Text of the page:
A tripod is very, very useful in situations like this (note, you can get adaptors for mounting iPhones on tripods
, for some reason). Even with a tripod, though, you can have depth of field problems, like this:
To combat this, you need to close the aperture on the camera (the aperture is the hole through which the light travels to hit the "film"). It is one of the things that controls how much light is captured during a shot. The other is shutter speed. The smaller the aperture, the greater the depth of field (the "margin of error" in focus from the main focal point) is. In order to make the aperture smaller, you can two two things:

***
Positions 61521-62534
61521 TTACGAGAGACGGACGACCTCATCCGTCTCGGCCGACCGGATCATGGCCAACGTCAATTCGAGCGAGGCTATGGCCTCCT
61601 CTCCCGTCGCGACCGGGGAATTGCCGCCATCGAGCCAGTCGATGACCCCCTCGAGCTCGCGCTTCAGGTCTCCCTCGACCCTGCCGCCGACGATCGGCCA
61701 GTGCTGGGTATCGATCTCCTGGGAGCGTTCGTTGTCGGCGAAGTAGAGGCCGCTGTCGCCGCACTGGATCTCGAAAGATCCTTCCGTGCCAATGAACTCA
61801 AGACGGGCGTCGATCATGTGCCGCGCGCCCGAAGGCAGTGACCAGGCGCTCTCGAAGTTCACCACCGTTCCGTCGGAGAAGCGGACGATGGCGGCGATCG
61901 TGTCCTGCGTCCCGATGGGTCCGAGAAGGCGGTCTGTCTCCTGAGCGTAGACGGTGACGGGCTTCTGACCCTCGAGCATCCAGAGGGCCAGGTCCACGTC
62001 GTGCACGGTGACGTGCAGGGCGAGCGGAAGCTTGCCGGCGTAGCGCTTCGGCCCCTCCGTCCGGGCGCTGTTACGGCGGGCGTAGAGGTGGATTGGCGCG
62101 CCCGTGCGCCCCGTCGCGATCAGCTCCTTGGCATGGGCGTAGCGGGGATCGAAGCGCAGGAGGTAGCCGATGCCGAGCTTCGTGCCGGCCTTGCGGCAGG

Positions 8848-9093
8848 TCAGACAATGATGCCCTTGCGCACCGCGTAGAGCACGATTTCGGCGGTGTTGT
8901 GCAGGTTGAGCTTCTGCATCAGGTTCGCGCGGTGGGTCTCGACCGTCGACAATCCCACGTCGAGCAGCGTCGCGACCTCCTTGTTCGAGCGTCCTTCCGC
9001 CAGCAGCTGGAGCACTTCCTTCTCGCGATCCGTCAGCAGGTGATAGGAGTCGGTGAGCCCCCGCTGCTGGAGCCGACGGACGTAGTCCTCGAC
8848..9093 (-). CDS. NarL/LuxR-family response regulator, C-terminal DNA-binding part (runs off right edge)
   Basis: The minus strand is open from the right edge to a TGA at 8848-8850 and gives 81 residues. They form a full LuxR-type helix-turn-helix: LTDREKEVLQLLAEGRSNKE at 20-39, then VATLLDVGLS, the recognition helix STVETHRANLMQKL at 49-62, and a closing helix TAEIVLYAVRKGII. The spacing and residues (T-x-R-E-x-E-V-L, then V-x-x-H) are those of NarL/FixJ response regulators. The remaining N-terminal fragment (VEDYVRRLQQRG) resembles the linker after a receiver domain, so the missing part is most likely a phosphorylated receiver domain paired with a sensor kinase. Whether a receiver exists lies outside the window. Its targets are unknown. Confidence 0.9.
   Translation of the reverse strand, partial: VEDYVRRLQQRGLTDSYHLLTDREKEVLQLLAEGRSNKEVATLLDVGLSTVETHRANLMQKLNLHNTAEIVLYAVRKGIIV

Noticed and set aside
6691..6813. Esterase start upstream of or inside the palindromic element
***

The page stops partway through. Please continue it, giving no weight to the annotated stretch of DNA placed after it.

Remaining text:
1) Increase the amount of light.
2) Leave the shutter open longer.
Generally, the latter is easier with cameras that allow you to set such things. The drawback is that longer shutter times make it easier for vibration to blur the image. With a tripod, that is not really a problem. (This is what I should have done when taking the shot above.)
With phone cameras, you probably don't have this kind of control over the device, have to do the former and pour light into the sucker.